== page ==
As Rick Wagoner, Robert Nardelli, and Alan Mulally head back to Capitol Hill (via carpool?) for the second round of their big Begathon, each of them plans to present different reasons why they each need a bailout. But basically they all need it to keep from filing for bankruptcy, especially Chrysler.
NY Times: General Motors, the biggest of the troubled car companies, is expected to propose a significant shrinking of its North American operations, including shutting more factories and streamlining its sprawling brand lineup, according to people with knowledge of G.M.‘s deliberations…
The Ford Motor Company, however, is not likely to propose more cuts, as it is further along than Chrysler and G.M. in shifting to a more fuel-efficient lineup of vehicles. It also has more cash to weather the downturn. Instead, people with knowledge of Ford‘s strategy say the automaker is considering more symbolic moves, including reducing the pay of its chief executive, Alan R. Mulally, who earned more than $21 million last year.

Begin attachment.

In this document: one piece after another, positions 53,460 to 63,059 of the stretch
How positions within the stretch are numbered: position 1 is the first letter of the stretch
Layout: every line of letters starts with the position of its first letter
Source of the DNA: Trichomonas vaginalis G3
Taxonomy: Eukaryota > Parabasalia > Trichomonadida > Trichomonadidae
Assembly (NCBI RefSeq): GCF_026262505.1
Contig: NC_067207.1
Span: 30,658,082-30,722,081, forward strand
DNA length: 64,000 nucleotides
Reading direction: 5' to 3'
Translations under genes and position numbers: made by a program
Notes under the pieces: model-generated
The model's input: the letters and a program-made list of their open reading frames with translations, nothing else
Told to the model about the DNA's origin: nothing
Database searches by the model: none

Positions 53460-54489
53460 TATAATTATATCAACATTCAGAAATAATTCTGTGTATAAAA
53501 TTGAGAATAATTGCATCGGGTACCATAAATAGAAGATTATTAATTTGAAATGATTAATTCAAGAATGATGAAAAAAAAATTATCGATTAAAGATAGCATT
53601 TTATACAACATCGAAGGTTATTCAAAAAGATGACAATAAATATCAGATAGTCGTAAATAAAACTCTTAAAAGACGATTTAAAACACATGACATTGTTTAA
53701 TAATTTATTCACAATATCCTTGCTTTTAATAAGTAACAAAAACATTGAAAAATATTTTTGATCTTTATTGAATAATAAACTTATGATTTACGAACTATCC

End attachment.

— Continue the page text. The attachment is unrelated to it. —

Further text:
The third automaker, Chrysler, which is privately owned, has acknowledged it is running out of cash and may tell Congress that it needs a merger or alliance with another company to survive long term…
Both G.M. and Ford are using up more than $2 billion in cash a month, but Ford has greater cash reserves — $18.9 billion compared with $16.2 billion at G.M. — and a $10.7 billion line of credit from private banks to carry it at least through 2009.
Because it is in better financial shape, Ford is not asking for an immediate infusion of government money. Instead, the company will seek access to about $7 billion in federal aid only if its own cash runs out…
In an e-mail message to employees last week, Mr. Nardelli said its explanation for how it would use $7 billion in government loans was a simple one. “In short, the money would be used to support our ongoing operations,” he wrote.
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